Australia 1 for 302 (Warner 166*, Labuschagne 126*) v Pakistan
Even by the miserable standards of the past quarter century, this was a wretched day for Pakistan down under. Centuries from the resurgent David Warner and Marnus Labuschagne, a man who's batsmanship has scaled heights he never appeared equipped for, had almost certainly already batted Pakistan out of the game on a rain-curtailed opening day.
Unbroken on 294, it was the highest partnership in day-night Tests, setting a record Australia will look to extend on the second afternoon when the pair return to pile more misery on their dispirited visitors. By the end of the day, Australia had amassed 1 for 302 at over four runs per over, and Pakistan were already down to the part-time spin of Iftikhar Ahmed and Azhar Ali to protect an ineffectual three-man pace attack.
Warner's was the performance of the day, the memories of that torrid Ashes summer well and truly distant now. Pakistan, for a change, decided to come around the wicket to him with the new ball at last, and in Mohammad Abbas, they had someone with the ability to make sure the ball held its line outside the left-hander's off stump. He looked sharp for the first three overs, but Warner's intensity was unmatched, and once he had timed his first couple of drives either side of the wicket, he appeared as if carrying on from his 154 in Brisbane.
And yet, the mood music around the start of play was completely different to Brisbane, where Pakistan had never looked like taking 20 wickets. Under overcast skies, Tim Paine chose, rather bravely, to have a bat, with the start delayed by rain. The clouds hovered above as Shaheen Afridi - Pakistan's best bowler by a stretch - troubled Joe Burns outside off stump, needing just nine balls to draw the edge and take the wicket.
It seemed a hazy dream by the end of the day, but Labuschagne, who faced 205 deliveries by the end of the day, was a whisker away from making his way back after just one. A huge appeal ensued after his first ball whizzed past his bat, a wooden sound audible as they crossed paths. Pakistan, wisely, chose not to review; the bat had hit the ground.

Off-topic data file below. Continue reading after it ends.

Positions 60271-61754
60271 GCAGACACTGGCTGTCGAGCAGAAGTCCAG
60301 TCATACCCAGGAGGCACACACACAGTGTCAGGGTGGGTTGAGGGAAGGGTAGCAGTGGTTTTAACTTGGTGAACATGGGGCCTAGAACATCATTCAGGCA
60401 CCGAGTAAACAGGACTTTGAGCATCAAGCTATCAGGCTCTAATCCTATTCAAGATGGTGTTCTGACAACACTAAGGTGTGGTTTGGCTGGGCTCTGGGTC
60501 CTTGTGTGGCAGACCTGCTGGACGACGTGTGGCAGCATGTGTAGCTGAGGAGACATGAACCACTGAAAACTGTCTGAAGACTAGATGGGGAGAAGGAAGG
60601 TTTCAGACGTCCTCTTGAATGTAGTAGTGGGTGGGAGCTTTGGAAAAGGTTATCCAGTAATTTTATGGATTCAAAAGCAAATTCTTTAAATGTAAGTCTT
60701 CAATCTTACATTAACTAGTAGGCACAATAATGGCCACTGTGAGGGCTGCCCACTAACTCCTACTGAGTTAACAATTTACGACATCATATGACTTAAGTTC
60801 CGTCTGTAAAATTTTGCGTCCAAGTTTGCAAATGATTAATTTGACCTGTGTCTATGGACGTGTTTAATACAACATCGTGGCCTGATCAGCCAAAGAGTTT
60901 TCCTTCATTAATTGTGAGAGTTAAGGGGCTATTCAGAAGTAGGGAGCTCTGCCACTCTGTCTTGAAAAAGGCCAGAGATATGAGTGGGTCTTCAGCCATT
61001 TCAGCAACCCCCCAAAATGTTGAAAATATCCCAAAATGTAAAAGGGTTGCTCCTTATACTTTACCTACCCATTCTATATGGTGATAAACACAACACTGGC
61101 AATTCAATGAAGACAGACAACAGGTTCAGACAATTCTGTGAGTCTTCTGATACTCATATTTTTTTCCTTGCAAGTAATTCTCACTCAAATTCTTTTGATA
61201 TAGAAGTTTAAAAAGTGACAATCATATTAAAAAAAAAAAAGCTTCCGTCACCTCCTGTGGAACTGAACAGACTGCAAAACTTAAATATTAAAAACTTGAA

With two batsmen in form and the pink ball giving up swing somewhat earlier than Pakistan would have hoped, the partnership began to flow. It wasn't helped by Pakistan's ordinariness with the ball. Even Abbas wasn't able to target the stumps which is when he's at his best; his entire 18-over workload saw just two deliveries projected to disturb the timber. Muhammad Musa was quick but much too predictable with his length, far too eager to bang the ball in short. It allowed Warner to carve him through the offside repeatedly, and if Plan B had been discussed in the changing rooms beforehand, that's where it stayed.
Labuschagne averaged 34 in first-class cricket before he made his Test debut but, of late, he's batted like a Steven Smith clone - not surprising given the amount of time he has spent with him. Surviving an initial Afridi spell fraught with danger was as much a test of maturity as batting skill; for the first couple of hours he was out there, runs were hard to come by. He would battle, refusing to give his wicket away by forcing the issue, biding his time until he found his touch. His first 96 deliveries yielded just 37 runs but by the end his strike rate was up to 62.
Rain tore out a large chunk of the middle session, but once the pair settled after the break, it looked like carelessness would be the only thing that would break the partnership. The pressure began to lift, the field began to spread, the bowlers began to tire, and Ahmed and Azhar began to warm up. The pair brought up their half-centuries, then their hundreds. Warner would ease to 150 with consecutive boundaries off Yasir Shah, who had as horrific a time as he did last time Pakistan toured, going at 6.21. Afridi was the only bowler who threatened on occasions every time he was brought back on, but it never really appeared enough to draw another wicket.
Pakistan's thoughts, meanwhile, may already have turned to the heavens, and whether they can unleash enough rain to prevent them heading back from Australia on the back of a fifth consecutive clean sweep.